Would a common API be a good idea? Of course! But such an API would already exist if it served a greater purpose beyond the technical promise of plug-and-play editors.

If you ask me, Wiki’s would be better served with a common markup language like Creole or Markdown or ReST, rather than an editor API. If you think otherwise, then just build such an API. I’ll be happy to write about it!

PS. For a comparison between Creole, Markdown and ReST, check out “Why Markdown Is Not My Favourite Language“…

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Ghost, the blogging platform mentioned yesterday, is well worth a look – literally. The page design as proposed out of the box is very much to my liking, and if the system proves to be as easy to use as promised, then it might well be a excellent choice for a beginning blogger (I have too much invested in this blog to contemplate moving again!).
ghost-logo.png
And not only does Ghost look great, it also does away with the pseudo-rich-text-editor approach I don’t like at all. For those of you still not convinced: no, you don’t need dozens of fonts, font sizes and colors for textual content on the Web! What you need is a few ways to indicate structure in your text, and that does not require a bad MS Word clone. Ghost smartly chooses Markdown. That editor reminds me of the way text is edited in many Wikis – an excellent approach, focussing on content, not on presentation – presentation is the responsibility of the tool and its designer.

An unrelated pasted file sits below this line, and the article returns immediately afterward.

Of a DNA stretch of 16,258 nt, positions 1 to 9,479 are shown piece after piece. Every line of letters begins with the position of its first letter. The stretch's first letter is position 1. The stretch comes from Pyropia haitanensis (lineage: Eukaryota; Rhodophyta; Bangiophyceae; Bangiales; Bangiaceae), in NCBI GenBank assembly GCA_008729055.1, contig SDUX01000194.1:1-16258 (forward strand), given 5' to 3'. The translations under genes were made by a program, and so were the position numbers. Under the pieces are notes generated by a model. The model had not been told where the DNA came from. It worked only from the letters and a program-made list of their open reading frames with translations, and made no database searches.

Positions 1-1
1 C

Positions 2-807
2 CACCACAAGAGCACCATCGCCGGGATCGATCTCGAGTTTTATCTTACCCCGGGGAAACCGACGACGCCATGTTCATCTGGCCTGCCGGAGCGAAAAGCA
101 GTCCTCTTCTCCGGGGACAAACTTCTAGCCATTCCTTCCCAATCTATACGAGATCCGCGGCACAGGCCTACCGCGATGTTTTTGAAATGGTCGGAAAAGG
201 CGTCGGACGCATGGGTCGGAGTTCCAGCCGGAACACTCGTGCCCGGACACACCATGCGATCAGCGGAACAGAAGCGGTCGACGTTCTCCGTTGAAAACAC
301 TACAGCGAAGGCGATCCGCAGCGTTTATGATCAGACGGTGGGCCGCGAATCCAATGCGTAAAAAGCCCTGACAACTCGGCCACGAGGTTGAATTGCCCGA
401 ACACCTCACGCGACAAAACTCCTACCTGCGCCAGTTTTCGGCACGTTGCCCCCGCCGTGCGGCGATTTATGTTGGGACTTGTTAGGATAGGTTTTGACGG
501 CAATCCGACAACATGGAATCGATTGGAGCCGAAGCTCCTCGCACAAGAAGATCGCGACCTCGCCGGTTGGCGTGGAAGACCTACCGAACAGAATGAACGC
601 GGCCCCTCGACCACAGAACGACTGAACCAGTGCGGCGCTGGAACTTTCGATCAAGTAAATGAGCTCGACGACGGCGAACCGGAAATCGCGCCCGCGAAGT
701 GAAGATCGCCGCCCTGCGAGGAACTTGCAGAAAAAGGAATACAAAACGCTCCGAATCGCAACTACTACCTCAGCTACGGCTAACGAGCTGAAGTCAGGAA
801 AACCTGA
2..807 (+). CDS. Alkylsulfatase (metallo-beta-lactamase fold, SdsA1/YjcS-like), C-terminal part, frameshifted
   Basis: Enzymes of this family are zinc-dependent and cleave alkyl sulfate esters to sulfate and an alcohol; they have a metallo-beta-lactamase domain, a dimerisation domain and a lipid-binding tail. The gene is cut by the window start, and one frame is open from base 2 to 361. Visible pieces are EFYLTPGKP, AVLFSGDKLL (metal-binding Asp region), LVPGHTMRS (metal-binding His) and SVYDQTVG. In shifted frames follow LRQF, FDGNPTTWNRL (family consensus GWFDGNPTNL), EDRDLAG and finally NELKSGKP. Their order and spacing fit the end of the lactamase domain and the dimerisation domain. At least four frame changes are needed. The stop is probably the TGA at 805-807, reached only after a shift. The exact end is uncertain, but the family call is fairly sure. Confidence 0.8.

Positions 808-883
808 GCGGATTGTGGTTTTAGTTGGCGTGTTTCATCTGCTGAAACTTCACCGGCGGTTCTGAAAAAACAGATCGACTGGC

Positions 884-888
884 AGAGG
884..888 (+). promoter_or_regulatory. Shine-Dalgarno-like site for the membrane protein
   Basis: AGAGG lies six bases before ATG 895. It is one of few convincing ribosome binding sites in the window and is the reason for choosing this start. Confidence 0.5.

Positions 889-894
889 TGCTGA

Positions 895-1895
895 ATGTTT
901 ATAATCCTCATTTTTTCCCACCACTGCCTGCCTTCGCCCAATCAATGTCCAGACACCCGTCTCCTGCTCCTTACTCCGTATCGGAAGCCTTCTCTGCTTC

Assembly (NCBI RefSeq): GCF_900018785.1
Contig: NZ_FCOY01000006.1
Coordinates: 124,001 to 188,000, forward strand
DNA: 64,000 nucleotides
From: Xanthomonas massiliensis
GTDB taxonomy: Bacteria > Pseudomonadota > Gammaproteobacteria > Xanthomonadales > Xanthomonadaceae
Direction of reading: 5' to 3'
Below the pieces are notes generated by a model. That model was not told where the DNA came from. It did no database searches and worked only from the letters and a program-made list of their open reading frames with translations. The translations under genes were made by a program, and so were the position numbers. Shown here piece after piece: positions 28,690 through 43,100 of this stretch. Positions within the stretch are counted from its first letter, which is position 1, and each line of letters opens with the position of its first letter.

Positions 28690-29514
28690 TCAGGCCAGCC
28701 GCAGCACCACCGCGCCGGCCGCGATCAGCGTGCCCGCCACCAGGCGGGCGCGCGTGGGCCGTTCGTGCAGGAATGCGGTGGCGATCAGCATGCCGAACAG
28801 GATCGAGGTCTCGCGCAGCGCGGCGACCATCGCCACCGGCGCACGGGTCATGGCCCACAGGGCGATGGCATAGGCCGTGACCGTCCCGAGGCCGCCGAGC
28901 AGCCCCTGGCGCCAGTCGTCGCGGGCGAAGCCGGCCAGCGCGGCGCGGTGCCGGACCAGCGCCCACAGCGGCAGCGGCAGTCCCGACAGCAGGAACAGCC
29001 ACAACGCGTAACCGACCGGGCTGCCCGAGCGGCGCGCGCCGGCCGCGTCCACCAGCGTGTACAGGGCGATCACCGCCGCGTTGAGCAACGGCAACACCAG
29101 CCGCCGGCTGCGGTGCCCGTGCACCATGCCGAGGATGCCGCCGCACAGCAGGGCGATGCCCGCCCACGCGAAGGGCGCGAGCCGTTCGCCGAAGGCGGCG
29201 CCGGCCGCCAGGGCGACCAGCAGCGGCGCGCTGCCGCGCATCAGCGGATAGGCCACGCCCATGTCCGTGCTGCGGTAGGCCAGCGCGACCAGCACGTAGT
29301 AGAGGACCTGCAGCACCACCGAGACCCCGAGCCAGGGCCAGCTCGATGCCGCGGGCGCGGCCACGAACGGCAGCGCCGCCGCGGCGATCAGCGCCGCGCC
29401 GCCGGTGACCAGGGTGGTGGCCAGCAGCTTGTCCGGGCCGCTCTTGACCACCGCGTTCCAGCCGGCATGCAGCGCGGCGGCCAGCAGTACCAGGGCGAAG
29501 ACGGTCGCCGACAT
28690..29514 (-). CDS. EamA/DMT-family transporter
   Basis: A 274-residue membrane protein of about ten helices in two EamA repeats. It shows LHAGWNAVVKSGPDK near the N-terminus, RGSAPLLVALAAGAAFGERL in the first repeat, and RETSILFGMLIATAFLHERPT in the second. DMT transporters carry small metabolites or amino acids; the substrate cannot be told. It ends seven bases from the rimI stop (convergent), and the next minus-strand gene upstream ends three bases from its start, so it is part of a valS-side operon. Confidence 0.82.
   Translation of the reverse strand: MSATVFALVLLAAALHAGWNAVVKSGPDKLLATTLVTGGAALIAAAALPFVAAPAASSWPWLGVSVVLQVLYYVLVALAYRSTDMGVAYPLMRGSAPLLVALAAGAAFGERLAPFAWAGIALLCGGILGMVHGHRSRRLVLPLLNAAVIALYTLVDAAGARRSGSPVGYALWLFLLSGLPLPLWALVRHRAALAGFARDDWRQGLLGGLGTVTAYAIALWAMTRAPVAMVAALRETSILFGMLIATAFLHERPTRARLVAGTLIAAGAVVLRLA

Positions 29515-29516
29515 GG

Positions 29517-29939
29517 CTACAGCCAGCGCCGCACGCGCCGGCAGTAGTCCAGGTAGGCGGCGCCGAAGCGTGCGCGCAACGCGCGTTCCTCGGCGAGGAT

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This is what you can experience if you look for the word ‘Wiki’ everywhere: the word ‘WikiBar’ has nothing to with Wikis, but it’s all about ice cream.

The WikiBar

The WikiBar

Ice cream in the form of WikiPearls… I’ll stop here: read all about this bioengineering technology in Wired’s “You Can Hold This Ice Cream of the Future in Your Bare Hands“.